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Dagon (2001)
Director: Stuart Gordon

review by Octavio Ramos Jr

When Stuart Gordon made Re-Animator, he selected the ideal candidate for his style of gore and humour driven storytelling. As a result, even Lovecraft purists (myself included) found the proceedings perfectly reflected the overall tone of the original source material. Things became a little more discombobulated with From Beyond (1986), with Gordon using his directorial style on a story that possessed a more serious tone. Still, the movie proved to be solid entertainment.
   With Dagon, Gordon attempts to adapt A Shadow Over Innsmouth, but his directorial style is ill suited for the task, and as a result the film fails. Lovecraft's short story (it is long enough to qualify as a novella) is an exercise in the author's common themes, such as alienation, bigotry, and overwhelming forces seething underneath the veneer of what humanity considers 'normal'. Handled properly, a film based on this short story would have been riveting.
   Gordon's celluloid is the antithesis of every Lovecraft theme. Instead, it focuses on gore, lust, and more gore. The New England setting is replaced with one from Spain, and this change (most likely due to budget constraints) could have worked out if Gordon had taken advantage of the 'foreignness' of it all, but he does not, instead filming long, boring chases filled with 'monsters' of every variety.
   And therein lies another problem. The Deep Ones all are completely different, some of them even looking a little like Cthulhu himself. I have seen some of Berni Wrightson's original concepts (the film had been in development for close to 15 years!), and these were excellent. Unfortunately, what appears on screen is a mishmash of rubber appliances.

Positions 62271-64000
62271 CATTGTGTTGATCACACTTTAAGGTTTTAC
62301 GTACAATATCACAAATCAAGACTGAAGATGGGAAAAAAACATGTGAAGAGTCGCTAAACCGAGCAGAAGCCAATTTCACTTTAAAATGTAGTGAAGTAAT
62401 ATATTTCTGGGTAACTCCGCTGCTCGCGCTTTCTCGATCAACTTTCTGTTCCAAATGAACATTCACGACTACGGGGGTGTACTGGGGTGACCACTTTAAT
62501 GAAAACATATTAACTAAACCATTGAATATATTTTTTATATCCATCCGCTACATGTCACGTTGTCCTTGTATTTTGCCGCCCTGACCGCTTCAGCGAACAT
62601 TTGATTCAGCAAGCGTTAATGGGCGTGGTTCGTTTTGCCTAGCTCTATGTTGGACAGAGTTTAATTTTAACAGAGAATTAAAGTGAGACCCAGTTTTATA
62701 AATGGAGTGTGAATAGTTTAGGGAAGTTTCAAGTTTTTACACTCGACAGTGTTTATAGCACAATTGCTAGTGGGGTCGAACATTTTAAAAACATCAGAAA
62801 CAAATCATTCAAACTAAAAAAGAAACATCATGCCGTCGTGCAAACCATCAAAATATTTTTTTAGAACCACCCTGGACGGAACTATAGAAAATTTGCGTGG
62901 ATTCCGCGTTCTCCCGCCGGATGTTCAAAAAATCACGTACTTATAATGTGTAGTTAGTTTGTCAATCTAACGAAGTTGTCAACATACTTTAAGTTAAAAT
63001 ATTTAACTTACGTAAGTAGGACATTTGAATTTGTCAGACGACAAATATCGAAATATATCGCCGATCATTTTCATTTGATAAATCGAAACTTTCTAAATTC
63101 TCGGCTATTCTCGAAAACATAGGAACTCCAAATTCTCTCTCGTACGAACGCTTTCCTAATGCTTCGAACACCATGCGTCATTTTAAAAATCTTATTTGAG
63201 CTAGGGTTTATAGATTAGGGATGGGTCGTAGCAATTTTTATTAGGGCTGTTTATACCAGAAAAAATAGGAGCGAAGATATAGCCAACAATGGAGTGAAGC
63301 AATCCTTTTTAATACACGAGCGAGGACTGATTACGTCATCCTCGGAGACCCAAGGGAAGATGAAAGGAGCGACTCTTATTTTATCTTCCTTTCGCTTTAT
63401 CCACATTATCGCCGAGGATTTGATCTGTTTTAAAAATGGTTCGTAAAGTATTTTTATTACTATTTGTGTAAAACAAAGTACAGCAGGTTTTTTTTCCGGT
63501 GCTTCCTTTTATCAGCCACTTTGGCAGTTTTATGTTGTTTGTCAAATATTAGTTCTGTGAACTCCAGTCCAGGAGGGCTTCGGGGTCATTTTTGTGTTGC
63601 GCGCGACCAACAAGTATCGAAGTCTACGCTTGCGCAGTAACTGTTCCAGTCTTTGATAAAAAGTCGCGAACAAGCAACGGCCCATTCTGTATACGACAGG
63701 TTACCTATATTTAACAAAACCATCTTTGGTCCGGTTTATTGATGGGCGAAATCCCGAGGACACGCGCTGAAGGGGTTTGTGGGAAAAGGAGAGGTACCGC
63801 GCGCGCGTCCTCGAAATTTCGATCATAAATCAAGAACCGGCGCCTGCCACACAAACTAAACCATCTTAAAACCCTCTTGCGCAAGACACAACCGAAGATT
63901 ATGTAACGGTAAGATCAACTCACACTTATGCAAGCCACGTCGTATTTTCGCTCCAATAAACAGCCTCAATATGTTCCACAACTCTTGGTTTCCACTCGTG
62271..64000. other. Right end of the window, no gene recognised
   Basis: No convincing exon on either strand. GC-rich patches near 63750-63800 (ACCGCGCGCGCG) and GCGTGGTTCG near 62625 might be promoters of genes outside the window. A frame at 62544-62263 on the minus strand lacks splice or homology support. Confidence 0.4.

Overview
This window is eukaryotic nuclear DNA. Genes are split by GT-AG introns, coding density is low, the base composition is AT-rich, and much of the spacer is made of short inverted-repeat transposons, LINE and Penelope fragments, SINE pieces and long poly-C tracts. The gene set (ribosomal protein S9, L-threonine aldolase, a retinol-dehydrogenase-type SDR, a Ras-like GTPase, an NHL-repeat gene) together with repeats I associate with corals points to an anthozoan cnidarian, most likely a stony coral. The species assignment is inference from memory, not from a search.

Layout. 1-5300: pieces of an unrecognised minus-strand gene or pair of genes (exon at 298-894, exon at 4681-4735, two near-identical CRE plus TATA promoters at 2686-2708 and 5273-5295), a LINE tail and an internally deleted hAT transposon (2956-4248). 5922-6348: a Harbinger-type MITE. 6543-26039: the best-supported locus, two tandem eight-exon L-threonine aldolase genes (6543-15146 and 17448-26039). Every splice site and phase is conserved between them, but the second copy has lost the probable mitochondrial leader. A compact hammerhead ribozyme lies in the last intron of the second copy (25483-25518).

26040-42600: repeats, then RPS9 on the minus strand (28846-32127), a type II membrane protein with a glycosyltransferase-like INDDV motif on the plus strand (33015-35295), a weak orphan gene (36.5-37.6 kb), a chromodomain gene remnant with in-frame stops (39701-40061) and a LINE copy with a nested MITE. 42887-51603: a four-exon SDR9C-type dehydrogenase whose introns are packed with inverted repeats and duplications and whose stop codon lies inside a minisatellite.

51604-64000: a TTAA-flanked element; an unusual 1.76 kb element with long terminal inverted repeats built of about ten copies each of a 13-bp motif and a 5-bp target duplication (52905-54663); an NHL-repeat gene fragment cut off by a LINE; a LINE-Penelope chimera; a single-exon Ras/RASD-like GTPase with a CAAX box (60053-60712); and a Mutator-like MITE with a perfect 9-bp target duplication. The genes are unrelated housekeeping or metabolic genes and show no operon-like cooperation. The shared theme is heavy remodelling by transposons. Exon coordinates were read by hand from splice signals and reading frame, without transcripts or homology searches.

Another issue is the absolute lack of tension. In Lovecraft's story, there is a sense of the main character being an outsider, and as the plot is unravelled, the reader finds that this is indeed the case. In the film, this element is poorly presented through terrible acting and a lack of directorial flair. And where the hell is 'the Innsmouth look'?
   The most important element lacking in Dagon is Lovecraft's sense of terror. Although there are monsters in Lovecraft's story, the true terror lies in that these monsters are trying to bring back Cthulhu and thus reign supreme over the earth. The point is reinforced when at the end of the story we discoverer that the narrator is in fact of Deep One stock as well. Readers of science fiction would then say, "watch the skies!"
   Here is one of Lovecraft's dialogue pieces to demonstrate how he went from horror to terror:
How'd yew like to be livin' in a town like this here Innsmouth, with everything a-rottin' an' dyin' an' boarded up! Things crawlin' an' bleatin' an' barkin' an' hoppin' around black cellars an' high attics every way ye turn? Hey? How'd yew like to hear the howlin' night after night from the Esoteric Order o' Dagon hall an' know what unholy things is doin' part of the howlin? Yew think this old man's crazy? Well, sir, let me tell yew that ain't the worst! That ain't the worst! That ain't the worst!
The film version has the twist ending, but instead its theme is linked to the narrator's love (lust?) of a mermaid/lamia creature (the 'Dagon' angle, I suppose) that has been haunting his dreams. So much for cosmic terror...
   As a B-movie, Dagon has its share of entertaining moments. As a Lovecraft-inspired film, it is abysmal.
Dagon
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